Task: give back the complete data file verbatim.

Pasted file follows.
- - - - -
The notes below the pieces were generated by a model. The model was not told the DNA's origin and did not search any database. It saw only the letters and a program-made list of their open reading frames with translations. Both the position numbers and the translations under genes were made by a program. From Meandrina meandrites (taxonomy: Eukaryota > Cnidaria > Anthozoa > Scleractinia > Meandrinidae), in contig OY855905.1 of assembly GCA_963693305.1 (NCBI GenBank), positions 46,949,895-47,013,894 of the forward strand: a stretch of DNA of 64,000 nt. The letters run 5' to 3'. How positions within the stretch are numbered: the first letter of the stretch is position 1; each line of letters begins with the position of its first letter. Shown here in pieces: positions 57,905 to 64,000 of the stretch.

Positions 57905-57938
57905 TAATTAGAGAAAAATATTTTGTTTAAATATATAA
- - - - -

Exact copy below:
The notes below the pieces were generated by a model. The model was not told the DNA's origin and did not search any database. It saw only the letters and a program-made list of their open reading frames with translations. Both the position numbers and the translations under genes were made by a program. From Meandrina meandrites (taxonomy: Eukaryota > Cnidaria > Anthozoa > Scleractinia > Meandrinidae), in contig OY855905.1 of assembly GCA_963693305.1 (NCBI GenBank), positions 46,949,895-47,013,894 of the forward strand: a stretch of DNA of 64,000 nt. The letters run 5' to 3'. How positions within the stretch are numbered: the first letter of the stretch is position 1; each line of letters begins with the position of its first letter. Shown here in pieces: positions 57,905 to 64,000 of the stretch.

Positions 57905-57938
57905 TAATTAGAGAAAAATATTTTGTTTAAATATATAA